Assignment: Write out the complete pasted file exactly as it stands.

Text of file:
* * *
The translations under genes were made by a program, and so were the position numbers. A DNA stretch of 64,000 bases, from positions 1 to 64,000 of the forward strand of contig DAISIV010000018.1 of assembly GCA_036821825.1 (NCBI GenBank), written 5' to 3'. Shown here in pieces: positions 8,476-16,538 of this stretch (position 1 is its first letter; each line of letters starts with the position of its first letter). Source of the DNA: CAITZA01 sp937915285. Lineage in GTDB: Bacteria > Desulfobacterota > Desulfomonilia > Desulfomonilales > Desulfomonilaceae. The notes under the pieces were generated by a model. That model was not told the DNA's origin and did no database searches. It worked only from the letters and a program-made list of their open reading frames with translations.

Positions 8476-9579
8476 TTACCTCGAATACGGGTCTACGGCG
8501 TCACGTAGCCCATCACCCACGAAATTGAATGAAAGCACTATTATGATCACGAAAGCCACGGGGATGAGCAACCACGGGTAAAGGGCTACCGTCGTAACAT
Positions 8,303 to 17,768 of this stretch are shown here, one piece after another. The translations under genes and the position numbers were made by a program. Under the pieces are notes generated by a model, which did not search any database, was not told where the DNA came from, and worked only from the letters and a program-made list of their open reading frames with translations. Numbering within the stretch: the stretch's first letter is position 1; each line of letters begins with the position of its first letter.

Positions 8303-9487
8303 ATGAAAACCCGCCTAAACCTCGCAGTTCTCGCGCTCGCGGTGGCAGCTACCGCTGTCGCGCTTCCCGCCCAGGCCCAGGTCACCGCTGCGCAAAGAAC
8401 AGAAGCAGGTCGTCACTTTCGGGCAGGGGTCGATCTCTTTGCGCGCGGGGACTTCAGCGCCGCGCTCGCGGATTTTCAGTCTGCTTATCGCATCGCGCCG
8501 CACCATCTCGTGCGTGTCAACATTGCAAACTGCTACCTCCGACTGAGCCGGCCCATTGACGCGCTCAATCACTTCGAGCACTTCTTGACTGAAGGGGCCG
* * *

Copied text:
The translations under genes were made by a program, and so were the position numbers. A DNA stretch of 64,000 bases, from positions 1 to 64,000 of the forward strand of contig DAISIV010000018.1 of assembly GCA_036821825.1 (NCBI GenBank), written 5' to 3'. Shown here in pieces: positions 8,476-16,538 of this stretch (position 1 is its first letter; each line of letters starts with the position of its first letter). Source of the DNA: CAITZA01 sp937915285. Lineage in GTDB: Bacteria > Desulfobacterota > Desulfomonilia > Desulfomonilales > Desulfomonilaceae. The notes under the pieces were generated by a model. That model was not told the DNA's origin and did no database searches. It worked only from the letters and a program-made list of their open reading frames with translations.

Positions 8476-9579
8476 TTACCTCGAATACGGGTCTACGGCG
8501 TCACGTAGCCCATCACCCACGAAATTGAATGAAAGCACTATTATGATCACGAAAGCCACGGGGATGAGCAACCACGGGTAAAGGGCTACCGTCGTAACAT
Positions 8,303 to 17,768 of this stretch are shown here, one piece after another. The translations under genes and the position numbers were made by a program. Under the pieces are notes generated by a model, which did not search any database, was not told where the DNA came from, and worked only from the letters and a program-made list of their open reading frames with translations. Numbering within the stretch: the stretch's first letter is position 1; each line of letters begins with the position of its first letter.

Positions 8303-9487
8303 ATGAAAACCCGCCTAAACCTCGCAGTTCTCGCGCTCGCGGTGGCAGCTACCGCTGTCGCGCTTCCCGCCCAGGCCCAGGTCACCGCTGCGCAAAGAAC
8401 AGAAGCAGGTCGTCACTTTCGGGCAGGGGTCGATCTCTTTGCGCGCGGGGACTTCAGCGCCGCGCTCGCGGATTTTCAGTCTGCTTATCGCATCGCGCCG
8501 CACCATCTCGTGCGTGTCAACATTGCAAACTGCTACCTCCGACTGAGCCGGCCCATTGACGCGCTCAATCACTTCGAGCACTTCTTGACTGAAGGGGCCG